Why is it so easy to belittle learning? I have often declared to my students, when poised precariously on my classroom soapbox (oh, come on – tell me you don’t pontificate from time to time in the class!), that a life without learning is not a life worth living. I truly believe that. Which makes me … what? Silly? Dim? Boring? If it’s not on Wii, then how can it be worth doing? So maybe that is the next stage – school on Wii! Okay, maybe I am not kidding. With the capacity for amazing graphics and fantastic interaction, video games could easily be designed into Discovery channel-type explorations into the past, where the player “walks through” the tomb of King Tut or the temples of Angkor Wat or the monoliths of Stonehenge. I’d be one of the first to give it a go. Why not? Why shouldn’t popular technology be used to “educate”? … So long as we don’t call it “education,” for fear of turning people away.
When did “education” become a bad word?
Still, we have to keep our sense of humor about us, don’t we? What’s the point if we can’t laugh at ourselves from time to time. God forbid we ever stop laughing! The more seriously we take ourselves, our cultures, our beliefs, the easier it is for us to cross over from patriotism to nationalism, from pride to arrogance, from enthusiasm to extremism. So in keeping with this mood of self-effacement, I wanted to share this brief quote from Aziz Nesin in a story entitled “When was Şermendi Born?” In this story, we read about a phenomenal scholar who is writing the definitive study explaining how the poet Şermendi was not in fact born on 4 May, as had previously been assumed, but somewhere in the night between the 3rd and 4th of May. This scholar spent fifteen years working on the first volume of this momentous work. God willing, he will complete the second volume before he dies. Which would be useful, since the first volume really only covers the point that Şermendi was not born on 4 May.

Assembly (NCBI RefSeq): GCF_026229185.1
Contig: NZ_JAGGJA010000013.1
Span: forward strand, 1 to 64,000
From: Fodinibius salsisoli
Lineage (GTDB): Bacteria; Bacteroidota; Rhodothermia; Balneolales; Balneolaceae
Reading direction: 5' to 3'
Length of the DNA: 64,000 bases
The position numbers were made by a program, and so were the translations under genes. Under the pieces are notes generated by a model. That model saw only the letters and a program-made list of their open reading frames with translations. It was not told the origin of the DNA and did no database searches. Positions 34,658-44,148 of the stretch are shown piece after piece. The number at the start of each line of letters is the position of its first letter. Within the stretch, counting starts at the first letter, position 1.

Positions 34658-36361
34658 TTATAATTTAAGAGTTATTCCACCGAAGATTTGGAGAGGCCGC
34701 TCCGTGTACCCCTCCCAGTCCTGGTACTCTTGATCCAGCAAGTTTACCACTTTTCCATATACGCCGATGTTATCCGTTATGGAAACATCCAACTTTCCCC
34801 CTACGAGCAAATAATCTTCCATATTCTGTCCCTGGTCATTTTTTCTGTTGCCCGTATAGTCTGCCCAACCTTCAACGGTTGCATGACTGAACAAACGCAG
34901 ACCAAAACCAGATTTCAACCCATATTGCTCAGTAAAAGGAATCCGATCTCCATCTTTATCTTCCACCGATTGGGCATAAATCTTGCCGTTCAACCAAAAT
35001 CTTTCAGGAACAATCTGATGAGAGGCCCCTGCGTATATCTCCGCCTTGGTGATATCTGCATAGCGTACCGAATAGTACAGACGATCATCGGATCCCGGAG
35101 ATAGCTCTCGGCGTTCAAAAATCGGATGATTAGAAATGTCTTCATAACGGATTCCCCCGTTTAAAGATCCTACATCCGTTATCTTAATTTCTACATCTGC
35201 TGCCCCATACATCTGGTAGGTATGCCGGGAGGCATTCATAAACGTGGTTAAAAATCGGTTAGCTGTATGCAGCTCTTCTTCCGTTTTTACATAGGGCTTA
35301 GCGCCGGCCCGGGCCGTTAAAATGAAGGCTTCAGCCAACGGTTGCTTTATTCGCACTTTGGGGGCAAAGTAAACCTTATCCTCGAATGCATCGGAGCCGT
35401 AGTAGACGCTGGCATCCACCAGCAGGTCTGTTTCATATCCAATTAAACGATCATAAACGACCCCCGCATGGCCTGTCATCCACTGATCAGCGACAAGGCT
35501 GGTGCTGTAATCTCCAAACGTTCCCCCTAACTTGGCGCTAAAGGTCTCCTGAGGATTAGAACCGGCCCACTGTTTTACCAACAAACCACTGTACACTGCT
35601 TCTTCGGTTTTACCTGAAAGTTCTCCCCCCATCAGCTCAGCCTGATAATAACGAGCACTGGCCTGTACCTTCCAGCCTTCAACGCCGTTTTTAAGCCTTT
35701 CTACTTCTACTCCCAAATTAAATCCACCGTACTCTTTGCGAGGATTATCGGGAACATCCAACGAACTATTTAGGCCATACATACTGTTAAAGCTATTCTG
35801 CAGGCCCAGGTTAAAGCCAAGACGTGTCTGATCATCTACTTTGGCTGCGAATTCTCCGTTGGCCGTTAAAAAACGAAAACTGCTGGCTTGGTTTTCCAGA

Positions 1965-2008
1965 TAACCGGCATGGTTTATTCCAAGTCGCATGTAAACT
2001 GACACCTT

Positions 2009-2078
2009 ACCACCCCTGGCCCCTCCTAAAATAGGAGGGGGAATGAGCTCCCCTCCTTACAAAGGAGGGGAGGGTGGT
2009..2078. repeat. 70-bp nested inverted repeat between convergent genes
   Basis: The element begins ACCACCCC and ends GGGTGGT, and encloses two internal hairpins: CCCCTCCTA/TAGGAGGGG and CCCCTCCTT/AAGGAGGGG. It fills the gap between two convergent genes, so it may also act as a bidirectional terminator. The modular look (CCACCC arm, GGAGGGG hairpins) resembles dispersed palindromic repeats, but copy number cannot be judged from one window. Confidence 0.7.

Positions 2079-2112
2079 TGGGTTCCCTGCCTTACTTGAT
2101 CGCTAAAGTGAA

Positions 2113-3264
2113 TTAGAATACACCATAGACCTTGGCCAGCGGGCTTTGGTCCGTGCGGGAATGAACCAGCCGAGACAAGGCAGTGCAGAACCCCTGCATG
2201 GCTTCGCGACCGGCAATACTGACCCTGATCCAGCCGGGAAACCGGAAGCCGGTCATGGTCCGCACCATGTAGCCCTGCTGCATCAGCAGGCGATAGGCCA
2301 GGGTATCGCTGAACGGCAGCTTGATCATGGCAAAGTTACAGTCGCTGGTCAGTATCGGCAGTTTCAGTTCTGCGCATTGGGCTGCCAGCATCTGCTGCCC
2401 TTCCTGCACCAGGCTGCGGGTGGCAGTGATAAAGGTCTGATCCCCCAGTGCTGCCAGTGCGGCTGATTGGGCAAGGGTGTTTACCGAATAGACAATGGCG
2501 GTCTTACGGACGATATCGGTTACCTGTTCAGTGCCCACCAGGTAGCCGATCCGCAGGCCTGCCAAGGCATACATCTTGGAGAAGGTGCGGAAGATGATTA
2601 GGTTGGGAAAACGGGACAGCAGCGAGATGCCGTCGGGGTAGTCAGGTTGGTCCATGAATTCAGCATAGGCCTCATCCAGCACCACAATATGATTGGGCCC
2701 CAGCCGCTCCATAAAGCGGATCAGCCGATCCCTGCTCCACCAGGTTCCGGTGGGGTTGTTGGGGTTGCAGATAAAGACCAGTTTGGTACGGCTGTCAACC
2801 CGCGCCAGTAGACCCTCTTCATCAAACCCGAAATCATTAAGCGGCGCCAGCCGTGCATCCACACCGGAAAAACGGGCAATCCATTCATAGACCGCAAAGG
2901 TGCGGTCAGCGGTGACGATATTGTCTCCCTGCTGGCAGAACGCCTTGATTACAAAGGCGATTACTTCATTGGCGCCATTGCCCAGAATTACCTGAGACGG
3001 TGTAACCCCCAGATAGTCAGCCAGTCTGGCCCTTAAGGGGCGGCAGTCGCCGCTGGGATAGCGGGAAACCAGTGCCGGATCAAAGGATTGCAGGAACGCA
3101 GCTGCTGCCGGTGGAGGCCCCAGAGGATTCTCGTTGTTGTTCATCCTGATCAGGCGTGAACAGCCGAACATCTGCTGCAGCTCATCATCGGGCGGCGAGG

You’ve got to love satire.
The character in the tale who is explaining all this, and who clearly has nothing but great respect for the “scholar” working on this multi-volume masterpiece, declares:
Bilgin demek, herkesin bildiği şeyleri, hiçkimsenin bilemeyeceği biçimde yazabilen, beş kelimeyi beşyüz sayfa uzatabilen adam demektir. Bir bilginle, bir bilgisizin ayırımı işte budur.
Which I would translate:
To be a scholar is to be able to write what everyone knows in a way that nobody can understand. It is to be a man who can stretch five words into five hundred pages. This is the difference between the scholar and the fool.
Who says men of learning can’t poke fun at themselves? … We just can’t win public office. At least, not when a cowboy is the opposing candidate. After all, this is America, ain’t it? Who here doesn’t love a well-armed tough guy who can barely speak, who rides a horse, and who blows away the bad guys in a dichromatic land where everyone is either good or evil? Ah, the joys of a simple, uncomplicated life! A life without books and schools and teachers. Wouldn’t we all be better off if all them there no good for nothing scholars would just pack up their books and mosey along back to wherever they come from?
Lord love a duck!